I did not realize that this forum and exercism is written in Ruby, that is nice to know!

@kotp Thank you for responding :slightly_smiling_face:
I will check out Hanami & Sinatra and JRuby, I am still trying to see the big picture of the ‘world’ where Ruby lives in and this will help me with that so thank you

@fap

First I was going to start a Bootcamp in Amsterdam and their curriculum had no mention of anything Ruby or related, only JavaScript. But suddenly they cancelled all Bootcamps for now and 2023. Now I am in the application process for Le Wagon from Berlin but they have a lot of campuses, also in Amsterdam and they focus on Ruby.

Yeah, had a look at the curriculum week 4&5 is spent on learning JavaScript frontend work. I assume that they will not use a single-page application framework, but I think that’s totally valid, in my biased opinion even preferable. The thoughtwork tech radar explicitly warns that people are choosing SPAs as a default and shooting themselves in the foot: Techniques | Thoughtworks :)

There are a few different implementations of Ruby that all have their own runtime characteristics. Besides the default implementation that most people use, there is JRuby runs on the Java Virtual Machine (JVM), there’s GitHub - mruby/mruby: Lightweight Ruby for the embedded work that @kotp mentioned, and TruffleRuby, a Ruby implementation that runs on GraalVM, a new VM developed by Oracle that allows compiling to native code with ahead-of-time compilation (AOT). There has also been work of speeding up Ruby with a just-in-time compiler, YJIT, by Shopify. Shopify runs on Ruby and they have been investing a lot into the ecosystem in the last couple of years. Another interesting project of theirs is Sorbet, their type checker. The details are not important for you right now, what I’m trying to communicate is that a lot of interesting development is happening in the Ruby space, imo.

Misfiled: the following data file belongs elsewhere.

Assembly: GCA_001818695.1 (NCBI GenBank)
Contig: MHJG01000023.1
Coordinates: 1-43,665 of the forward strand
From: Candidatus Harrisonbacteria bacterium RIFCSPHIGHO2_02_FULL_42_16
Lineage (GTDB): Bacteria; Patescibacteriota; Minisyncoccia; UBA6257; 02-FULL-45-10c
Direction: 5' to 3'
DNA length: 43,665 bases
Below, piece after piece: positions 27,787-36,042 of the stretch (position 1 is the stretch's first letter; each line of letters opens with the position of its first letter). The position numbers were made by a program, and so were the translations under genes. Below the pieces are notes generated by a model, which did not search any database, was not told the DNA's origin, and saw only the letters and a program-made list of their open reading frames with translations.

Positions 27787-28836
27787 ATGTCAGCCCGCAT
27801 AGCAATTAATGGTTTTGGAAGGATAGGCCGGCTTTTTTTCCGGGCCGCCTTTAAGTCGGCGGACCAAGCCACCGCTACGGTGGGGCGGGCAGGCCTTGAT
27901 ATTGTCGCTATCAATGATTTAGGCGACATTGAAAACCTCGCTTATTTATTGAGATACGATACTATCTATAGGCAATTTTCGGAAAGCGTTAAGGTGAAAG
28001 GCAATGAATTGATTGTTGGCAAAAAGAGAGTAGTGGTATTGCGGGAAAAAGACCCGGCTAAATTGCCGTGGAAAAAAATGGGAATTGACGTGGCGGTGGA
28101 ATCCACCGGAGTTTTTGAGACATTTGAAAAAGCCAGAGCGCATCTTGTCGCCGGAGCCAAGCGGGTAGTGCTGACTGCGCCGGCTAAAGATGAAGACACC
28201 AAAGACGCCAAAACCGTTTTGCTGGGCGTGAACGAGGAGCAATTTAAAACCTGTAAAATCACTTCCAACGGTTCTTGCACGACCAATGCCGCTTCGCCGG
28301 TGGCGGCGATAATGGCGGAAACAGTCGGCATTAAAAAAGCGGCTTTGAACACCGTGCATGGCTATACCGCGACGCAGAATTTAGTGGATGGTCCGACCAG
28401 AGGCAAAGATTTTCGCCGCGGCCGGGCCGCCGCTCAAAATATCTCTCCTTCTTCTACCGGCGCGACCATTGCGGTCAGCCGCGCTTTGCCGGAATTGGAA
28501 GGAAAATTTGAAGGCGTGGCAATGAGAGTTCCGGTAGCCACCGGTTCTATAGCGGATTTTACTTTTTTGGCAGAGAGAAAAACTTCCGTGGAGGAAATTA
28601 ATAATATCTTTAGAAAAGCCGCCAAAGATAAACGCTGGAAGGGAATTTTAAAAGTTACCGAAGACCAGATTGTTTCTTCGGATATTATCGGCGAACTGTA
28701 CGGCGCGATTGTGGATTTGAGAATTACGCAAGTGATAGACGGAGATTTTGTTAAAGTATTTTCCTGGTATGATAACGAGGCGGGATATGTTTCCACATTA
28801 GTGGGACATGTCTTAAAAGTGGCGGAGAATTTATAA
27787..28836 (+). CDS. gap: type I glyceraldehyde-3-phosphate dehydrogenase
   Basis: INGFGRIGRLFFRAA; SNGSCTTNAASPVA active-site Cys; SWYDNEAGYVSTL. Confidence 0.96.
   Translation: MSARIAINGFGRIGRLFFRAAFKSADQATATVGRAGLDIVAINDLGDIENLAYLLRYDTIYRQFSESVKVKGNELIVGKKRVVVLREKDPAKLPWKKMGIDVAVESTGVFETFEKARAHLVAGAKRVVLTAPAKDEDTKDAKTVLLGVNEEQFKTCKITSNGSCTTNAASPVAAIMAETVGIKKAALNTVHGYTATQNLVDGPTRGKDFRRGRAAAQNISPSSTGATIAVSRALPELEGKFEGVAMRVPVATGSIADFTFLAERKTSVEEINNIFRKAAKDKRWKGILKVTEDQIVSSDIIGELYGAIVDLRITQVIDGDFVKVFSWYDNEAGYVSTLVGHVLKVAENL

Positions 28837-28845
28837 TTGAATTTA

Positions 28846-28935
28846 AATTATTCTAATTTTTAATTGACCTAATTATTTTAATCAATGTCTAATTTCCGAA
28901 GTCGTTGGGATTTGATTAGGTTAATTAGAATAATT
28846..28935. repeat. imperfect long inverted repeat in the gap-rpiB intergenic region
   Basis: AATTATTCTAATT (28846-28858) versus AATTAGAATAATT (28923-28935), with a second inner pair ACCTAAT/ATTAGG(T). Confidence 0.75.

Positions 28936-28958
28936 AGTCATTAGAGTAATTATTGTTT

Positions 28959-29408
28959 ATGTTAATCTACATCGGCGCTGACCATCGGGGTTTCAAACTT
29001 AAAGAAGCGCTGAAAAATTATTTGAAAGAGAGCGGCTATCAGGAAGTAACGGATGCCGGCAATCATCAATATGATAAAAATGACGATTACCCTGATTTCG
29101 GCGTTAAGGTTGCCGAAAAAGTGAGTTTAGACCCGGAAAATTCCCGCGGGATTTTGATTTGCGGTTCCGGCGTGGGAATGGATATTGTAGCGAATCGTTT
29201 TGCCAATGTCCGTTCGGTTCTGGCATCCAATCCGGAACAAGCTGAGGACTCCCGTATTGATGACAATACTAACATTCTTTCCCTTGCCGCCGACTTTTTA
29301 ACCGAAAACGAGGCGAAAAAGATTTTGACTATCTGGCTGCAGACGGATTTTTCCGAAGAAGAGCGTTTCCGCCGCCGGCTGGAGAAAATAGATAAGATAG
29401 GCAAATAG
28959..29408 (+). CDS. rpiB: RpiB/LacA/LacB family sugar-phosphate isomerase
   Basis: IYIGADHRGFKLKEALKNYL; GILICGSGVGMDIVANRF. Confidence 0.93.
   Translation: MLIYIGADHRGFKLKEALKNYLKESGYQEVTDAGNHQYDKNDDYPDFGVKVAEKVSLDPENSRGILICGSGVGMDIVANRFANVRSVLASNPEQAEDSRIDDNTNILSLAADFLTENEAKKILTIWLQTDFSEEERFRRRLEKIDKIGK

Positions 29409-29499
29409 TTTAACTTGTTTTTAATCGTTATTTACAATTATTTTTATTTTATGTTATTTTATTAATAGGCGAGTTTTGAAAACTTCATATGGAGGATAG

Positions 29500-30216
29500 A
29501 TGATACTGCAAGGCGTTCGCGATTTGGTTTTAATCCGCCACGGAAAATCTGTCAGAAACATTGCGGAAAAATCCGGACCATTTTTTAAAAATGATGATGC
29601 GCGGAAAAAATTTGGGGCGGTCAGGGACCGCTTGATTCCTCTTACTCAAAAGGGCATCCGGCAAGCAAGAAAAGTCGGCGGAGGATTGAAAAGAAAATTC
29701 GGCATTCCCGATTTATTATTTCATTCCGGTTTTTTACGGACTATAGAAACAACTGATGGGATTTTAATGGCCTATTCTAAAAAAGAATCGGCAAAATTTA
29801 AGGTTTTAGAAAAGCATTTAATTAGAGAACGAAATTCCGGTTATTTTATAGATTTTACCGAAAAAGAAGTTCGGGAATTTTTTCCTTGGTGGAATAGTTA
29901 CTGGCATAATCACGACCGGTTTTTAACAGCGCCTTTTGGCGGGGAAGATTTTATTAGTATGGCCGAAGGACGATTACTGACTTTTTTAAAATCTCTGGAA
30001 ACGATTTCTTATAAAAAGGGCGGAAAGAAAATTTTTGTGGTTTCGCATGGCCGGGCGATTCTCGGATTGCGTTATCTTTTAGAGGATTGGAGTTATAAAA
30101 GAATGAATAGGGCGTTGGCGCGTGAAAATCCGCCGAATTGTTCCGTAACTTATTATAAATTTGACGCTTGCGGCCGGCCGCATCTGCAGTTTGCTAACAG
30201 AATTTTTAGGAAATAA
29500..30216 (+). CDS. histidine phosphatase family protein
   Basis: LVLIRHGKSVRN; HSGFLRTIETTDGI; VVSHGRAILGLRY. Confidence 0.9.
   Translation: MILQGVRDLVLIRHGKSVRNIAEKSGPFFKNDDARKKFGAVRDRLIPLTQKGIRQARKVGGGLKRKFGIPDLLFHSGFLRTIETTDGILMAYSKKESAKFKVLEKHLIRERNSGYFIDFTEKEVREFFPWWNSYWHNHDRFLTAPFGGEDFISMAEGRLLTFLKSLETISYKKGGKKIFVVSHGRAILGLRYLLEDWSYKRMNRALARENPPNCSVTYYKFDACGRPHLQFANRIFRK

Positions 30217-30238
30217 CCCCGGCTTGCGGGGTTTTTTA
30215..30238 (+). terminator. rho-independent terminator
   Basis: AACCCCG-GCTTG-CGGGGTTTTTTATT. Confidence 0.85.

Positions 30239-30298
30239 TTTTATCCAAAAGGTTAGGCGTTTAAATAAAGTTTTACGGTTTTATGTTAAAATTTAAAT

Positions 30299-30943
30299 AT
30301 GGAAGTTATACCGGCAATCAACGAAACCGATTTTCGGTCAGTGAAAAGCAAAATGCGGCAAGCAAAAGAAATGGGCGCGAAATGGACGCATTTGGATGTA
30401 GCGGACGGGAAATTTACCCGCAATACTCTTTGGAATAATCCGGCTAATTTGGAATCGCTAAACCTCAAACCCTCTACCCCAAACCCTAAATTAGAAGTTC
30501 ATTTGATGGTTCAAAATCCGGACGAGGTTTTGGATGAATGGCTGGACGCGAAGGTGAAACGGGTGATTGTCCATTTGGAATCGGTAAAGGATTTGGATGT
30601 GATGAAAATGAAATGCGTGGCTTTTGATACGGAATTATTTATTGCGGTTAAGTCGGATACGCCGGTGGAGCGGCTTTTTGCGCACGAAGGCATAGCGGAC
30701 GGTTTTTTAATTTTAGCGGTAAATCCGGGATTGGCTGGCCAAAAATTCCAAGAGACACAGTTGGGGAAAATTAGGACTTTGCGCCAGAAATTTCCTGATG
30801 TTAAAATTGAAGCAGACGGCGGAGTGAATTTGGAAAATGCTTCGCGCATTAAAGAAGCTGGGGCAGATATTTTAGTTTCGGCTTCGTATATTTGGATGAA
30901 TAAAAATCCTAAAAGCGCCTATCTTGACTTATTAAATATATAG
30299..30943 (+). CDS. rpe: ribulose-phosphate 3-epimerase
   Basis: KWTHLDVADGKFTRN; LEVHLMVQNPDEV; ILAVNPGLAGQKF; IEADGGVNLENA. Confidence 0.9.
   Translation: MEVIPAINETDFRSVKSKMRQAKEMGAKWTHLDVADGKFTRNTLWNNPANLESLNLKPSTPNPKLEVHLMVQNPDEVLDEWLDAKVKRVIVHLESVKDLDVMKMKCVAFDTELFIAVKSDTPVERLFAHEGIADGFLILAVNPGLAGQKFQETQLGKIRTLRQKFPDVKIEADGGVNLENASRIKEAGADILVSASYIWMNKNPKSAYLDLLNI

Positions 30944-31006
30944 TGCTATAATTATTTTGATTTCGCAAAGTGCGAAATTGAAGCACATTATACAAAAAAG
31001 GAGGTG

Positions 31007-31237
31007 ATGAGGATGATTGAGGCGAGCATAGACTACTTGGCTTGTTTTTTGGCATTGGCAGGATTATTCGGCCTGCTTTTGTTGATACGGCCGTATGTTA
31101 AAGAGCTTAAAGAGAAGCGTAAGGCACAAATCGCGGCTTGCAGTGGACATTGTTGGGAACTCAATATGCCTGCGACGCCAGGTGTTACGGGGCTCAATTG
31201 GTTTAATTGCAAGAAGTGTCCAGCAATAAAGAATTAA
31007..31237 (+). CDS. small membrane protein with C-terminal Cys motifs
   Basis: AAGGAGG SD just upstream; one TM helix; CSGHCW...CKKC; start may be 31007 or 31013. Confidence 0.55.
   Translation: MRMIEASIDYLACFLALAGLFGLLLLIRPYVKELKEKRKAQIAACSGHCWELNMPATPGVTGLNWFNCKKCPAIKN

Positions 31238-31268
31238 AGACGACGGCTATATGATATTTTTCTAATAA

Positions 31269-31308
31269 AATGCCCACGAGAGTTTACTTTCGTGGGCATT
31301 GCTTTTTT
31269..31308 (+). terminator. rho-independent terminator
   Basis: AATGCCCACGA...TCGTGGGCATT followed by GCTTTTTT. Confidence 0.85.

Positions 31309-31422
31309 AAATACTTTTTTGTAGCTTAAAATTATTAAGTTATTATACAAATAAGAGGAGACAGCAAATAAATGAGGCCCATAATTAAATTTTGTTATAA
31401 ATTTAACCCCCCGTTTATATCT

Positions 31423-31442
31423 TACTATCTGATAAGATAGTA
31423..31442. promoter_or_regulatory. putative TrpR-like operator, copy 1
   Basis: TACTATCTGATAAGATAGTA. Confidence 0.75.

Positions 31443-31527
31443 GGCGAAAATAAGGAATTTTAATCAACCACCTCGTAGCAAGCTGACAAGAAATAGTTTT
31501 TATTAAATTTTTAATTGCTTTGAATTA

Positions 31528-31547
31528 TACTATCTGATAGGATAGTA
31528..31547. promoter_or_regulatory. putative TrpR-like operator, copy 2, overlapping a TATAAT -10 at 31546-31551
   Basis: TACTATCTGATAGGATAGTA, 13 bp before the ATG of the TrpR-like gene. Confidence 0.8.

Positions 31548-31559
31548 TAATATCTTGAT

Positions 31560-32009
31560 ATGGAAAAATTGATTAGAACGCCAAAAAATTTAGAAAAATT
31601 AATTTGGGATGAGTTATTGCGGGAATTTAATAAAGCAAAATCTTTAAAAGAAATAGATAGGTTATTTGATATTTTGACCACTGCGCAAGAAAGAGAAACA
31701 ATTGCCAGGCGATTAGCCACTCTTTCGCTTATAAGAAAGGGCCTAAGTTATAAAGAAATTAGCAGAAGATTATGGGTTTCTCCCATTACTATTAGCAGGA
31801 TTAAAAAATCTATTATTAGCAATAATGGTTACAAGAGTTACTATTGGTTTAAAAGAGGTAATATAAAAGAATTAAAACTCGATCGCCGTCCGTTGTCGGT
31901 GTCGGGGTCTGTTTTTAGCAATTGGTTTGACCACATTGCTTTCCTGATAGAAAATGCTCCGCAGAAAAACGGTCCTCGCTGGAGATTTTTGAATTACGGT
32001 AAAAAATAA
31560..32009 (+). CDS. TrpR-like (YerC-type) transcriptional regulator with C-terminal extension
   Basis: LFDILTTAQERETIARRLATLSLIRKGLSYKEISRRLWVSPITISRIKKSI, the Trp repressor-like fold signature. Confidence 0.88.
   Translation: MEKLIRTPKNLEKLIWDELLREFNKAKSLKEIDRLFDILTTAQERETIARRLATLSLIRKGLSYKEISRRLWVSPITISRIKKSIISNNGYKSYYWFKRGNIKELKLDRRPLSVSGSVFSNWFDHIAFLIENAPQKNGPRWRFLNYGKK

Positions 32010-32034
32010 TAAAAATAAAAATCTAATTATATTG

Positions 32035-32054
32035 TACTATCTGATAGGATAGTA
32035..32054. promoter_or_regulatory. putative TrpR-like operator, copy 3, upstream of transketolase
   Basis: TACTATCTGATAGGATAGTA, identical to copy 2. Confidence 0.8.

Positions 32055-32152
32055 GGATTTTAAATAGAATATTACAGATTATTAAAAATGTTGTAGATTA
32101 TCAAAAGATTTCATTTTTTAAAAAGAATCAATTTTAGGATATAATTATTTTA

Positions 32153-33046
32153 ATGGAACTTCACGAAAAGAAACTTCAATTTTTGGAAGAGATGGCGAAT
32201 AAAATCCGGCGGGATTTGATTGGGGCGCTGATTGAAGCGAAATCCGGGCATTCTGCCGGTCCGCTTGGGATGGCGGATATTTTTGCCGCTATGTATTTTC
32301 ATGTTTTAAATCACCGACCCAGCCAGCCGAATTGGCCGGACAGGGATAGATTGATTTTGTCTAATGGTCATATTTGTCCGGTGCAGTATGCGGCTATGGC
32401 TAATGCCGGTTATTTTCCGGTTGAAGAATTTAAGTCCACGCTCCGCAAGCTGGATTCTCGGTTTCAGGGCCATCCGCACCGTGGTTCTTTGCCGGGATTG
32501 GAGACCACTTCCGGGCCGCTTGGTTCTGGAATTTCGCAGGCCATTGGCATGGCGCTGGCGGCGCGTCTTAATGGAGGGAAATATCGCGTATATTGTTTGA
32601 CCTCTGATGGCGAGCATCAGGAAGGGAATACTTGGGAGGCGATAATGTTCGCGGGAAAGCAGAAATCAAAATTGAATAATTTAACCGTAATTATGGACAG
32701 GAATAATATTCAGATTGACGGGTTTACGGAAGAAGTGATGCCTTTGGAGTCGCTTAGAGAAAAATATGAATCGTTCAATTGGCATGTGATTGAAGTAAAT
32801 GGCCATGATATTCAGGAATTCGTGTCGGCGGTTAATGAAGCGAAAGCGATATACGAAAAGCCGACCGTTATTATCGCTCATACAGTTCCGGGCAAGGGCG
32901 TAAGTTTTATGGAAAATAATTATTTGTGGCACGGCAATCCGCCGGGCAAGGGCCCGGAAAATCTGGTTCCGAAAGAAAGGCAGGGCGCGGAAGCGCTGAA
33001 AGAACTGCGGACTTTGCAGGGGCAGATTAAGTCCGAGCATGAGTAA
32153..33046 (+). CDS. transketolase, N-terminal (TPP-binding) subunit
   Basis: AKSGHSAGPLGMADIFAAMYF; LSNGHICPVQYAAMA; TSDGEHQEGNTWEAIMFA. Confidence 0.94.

A lot of the Ruby web frameworks where and are influential in the space, a lot of frameworks in other languages have been inspired by them, see this list for Sinatra.
Example for the DevOps space are Puppet and Chef. Another non-web project that I really like is Asciidoctor, an amazing toolchain for the AsciiDoc markup language, that is often used for documentation in the tech space. People are even writing whole books with it, and not only in the self-publishing space, eg. O’Reilly supports it.